I’m actually surprised by its simplicity: Under the hood, all it does is run document.execCommand('copy') whenever a table cell is selected, and that copies the selected text on to your clipboard. While it’s not exactly a must-have plugin, I did enjoy learning more about how Figma Plugins work. I’m also glad that writing plugins forced me into the world of Typescript from the very beginning. I admit that I haven’t dealt with explicit types in a long time, but I love that it makes web development so much more pleasant thanks to IntelliSense‘s autocomplete and API documentation.

There’s no need to search for API documentation when you already have it in your IDE.

There’s still a few refinements that I need to do and some edge cases that I need to fix before I could call it done, but you can follow the progress on Github.

Update

Fast Copy is available to everyone! There’s still a lot to do, but at least it’s out there in public.

Categories
Design Web

Extending the Workbench

The other week, I had some time to look into Figma Plugins during “Hack Days” at work. Since I’m familiar with both frontend and design, I thought it would be a good chance for me to take a step back from my day-to-day priorities and work on a hack days project that involves the two disciplines. I had a vague idea of creating a plugin that would help me with some of the grunt work that’s involved when I’m designing mockups.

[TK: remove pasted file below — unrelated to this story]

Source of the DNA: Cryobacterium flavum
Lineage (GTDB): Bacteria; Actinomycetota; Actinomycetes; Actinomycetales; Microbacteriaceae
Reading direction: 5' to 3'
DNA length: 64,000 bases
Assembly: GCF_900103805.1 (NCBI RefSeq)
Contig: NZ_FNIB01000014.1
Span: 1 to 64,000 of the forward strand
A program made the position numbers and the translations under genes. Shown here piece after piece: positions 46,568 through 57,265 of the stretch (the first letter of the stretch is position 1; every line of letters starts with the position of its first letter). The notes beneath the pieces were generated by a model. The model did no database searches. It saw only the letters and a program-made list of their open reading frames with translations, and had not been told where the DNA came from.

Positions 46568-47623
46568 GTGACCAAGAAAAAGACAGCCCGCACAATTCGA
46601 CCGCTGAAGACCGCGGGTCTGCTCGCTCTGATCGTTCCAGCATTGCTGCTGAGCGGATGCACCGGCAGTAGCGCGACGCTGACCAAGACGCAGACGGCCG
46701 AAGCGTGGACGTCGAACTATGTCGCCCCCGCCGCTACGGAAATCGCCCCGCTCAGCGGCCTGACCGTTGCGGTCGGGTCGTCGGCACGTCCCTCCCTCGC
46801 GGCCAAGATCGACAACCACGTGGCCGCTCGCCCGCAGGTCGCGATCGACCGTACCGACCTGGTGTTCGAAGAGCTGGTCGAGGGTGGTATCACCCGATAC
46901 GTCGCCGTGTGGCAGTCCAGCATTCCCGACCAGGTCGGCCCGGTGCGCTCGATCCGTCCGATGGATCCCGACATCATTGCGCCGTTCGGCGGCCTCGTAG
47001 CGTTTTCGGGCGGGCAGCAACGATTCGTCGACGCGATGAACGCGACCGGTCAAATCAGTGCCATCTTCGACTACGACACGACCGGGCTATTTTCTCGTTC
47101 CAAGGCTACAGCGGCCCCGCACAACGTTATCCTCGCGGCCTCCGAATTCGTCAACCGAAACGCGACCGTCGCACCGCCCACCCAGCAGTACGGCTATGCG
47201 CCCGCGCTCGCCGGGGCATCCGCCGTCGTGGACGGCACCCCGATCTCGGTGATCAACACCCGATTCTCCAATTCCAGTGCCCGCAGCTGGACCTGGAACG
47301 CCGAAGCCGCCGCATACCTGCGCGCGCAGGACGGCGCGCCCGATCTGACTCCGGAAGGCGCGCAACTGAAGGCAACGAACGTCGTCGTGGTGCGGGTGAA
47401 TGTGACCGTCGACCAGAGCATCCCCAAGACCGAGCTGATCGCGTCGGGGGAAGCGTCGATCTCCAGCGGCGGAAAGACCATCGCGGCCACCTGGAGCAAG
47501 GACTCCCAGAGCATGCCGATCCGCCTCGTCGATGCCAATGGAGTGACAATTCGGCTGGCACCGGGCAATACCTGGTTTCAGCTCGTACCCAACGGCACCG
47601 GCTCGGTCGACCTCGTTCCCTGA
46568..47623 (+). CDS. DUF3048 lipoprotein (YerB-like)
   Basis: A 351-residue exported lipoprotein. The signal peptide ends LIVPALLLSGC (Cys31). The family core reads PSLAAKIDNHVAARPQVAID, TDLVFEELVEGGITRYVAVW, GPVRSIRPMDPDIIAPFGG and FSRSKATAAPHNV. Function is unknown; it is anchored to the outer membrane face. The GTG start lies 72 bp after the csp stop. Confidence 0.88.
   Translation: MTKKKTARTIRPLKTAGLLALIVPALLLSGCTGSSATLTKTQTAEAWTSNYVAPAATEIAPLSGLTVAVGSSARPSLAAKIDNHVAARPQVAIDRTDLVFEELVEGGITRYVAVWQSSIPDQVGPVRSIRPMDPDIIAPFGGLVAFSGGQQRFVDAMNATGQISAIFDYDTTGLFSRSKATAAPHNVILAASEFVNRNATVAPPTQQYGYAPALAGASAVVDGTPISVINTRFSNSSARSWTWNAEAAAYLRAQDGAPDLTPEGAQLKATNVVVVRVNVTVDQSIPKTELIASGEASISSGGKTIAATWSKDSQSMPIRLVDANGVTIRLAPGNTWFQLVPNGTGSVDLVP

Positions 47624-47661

The reason why I’m particularly excited about Figma is that it’s a design tool that’s built on web technologies. (It’s actually written in C++, but it’s compiled to WebAssembly and runs on modern browsers.) That means that I’m already familiar with the concepts and the tooling around building the plugins themselves. For example, I could use the built-in DevTools to explore and manipulate all the different objects on the page, using it as a sort of visual REPL for changing, say, the color of a rectangle on the page.

The Figma Plugin API is relatively new, and it has a couple of limitations at the moment. But at least it allows people to find things in the documentchange their propertiescreate copies of them, and make them do internet stuff.

It was a bit overwhelming to learn how Figma Plugins work when I first started, so I figured that I start off by playing with basic shapes to keep things simple. It made learning more manageable compared to working on a component that’s filled with many different objects in it.